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Monday Mailbag – Should the Oilers have tried to wait out Evan Bouchard a little longer?

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Photo credit:Tom Kostiuk
baggedmilk
7 months ago
Happy Monday, Internet amigos, and welcome to a fresh edition of the Mailbag to help get your week started and break down all things Edmonton Oilers. This week, we’re looking at Evan Bouchard’s contract, Warren Foegele expectations, and much more. If you’ve got a question you’d like to ask, email it to me at baggedmilk@oilersnation.com or hit me up on Twitter at @jsbmbaggedmilk and I’ll get to you as soon as we can.
Jan 9, 2023; Los Angeles, California, USA; Edmonton Oilers defenseman Evan Bouchard (2) shoots during the first period against the Los Angeles Kings at Crypto.com Arena. Mandatory Credit: Jason Parkhurst-USA TODAY Sports
1) Yves asks – I have no problem with the contract that Evan Bouchard signed, but what confused me was that the Oilers weren’t keen to wait a little longer given that they had all of the leverage in the negotiation. What are your thoughts on Bouchard’s money and term?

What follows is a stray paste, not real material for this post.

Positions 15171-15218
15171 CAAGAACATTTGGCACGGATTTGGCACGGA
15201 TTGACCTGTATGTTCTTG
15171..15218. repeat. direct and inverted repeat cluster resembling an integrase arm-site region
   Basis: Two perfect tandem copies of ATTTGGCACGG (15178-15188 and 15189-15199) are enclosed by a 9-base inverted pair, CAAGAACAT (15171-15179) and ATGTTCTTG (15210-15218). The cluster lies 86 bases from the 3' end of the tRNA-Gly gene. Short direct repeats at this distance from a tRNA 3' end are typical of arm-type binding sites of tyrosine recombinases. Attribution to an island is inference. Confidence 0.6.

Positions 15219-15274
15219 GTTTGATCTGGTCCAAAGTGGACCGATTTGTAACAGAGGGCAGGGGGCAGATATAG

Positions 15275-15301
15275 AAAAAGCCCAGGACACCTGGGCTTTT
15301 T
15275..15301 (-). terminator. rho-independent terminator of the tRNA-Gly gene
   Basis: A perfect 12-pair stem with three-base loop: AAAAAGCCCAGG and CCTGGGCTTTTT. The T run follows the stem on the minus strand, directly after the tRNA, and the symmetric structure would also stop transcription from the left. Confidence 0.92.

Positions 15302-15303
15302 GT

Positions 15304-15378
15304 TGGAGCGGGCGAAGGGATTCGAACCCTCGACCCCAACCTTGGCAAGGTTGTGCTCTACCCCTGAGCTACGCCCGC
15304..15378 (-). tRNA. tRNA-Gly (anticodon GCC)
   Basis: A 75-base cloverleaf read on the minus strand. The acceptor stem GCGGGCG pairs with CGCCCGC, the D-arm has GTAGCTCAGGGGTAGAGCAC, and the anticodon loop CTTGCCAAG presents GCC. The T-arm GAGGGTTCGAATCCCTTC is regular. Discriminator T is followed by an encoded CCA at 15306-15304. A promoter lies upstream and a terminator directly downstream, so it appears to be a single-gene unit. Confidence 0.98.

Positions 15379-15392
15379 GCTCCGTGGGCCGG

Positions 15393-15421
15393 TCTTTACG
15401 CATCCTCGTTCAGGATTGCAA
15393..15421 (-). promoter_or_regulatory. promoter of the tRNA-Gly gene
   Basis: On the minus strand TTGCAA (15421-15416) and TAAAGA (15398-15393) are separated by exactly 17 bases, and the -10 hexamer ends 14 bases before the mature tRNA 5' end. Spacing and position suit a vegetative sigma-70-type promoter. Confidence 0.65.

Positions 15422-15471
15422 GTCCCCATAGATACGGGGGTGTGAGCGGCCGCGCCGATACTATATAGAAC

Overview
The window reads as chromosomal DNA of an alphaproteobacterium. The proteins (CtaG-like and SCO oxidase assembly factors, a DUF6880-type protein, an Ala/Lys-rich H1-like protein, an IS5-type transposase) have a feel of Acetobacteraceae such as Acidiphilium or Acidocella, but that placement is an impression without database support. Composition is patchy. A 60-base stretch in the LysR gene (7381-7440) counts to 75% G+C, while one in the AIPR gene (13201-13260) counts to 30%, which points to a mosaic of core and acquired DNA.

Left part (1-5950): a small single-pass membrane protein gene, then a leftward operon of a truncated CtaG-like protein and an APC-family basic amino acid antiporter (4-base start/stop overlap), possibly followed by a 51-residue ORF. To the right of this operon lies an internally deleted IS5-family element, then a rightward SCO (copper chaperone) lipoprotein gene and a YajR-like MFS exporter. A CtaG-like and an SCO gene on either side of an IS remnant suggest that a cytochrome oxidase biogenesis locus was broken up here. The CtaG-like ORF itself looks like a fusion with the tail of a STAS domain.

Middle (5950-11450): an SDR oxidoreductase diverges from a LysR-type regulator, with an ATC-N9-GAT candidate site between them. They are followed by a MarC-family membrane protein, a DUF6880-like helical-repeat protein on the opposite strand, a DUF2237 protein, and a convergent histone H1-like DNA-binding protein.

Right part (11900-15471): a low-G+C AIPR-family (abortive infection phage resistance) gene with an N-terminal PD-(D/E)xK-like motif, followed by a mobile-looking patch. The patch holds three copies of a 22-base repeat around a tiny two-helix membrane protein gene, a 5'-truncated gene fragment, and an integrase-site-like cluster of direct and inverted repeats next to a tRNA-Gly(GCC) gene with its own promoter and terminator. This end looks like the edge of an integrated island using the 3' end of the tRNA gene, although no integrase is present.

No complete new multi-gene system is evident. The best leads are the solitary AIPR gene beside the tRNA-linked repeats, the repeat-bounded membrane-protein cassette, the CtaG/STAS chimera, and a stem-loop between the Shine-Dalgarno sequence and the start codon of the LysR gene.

Robin Brownlee:
Waiting a little longer would have gained the Oilers what? Nothing. They could have made an argument that they wanted to pay less to go with a larger roster, but do you want to nickel-and-dime a player you want on your blueline for the next decade? I think not. This bridge is fair for both sides. That’s always the best-case scenario.
Jason Gregor:
Waiting another two weeks wouldn’t have changed much in my eyes. The Miller and Byram contracts set the standard. Waiting two weeks wasn’t going to drop his AAV down to $3.6m or lower, so I don’t think it would have mattered.
Liam Horrobin:
They may have had the leverage but if Bouchard didn’t want to sign a long-term deal they can’t force him. You’ve got to find neutral ground in these negotiations.
Baggedmilk:
I’m happy they got the deal done long before training camp. Guys always seem to have issues when they miss time because of contract negotiations.
May 31, 2022; Denver, Colorado, USA; Edmonton Oilers center Devin Shore (14) before the game against the Colorado Avalanche in game one of the Western Conference Final of the 2022 Stanley Cup Playoffs at Ball Arena. Mandatory Credit: Ron Chenoy-USA TODAY Sports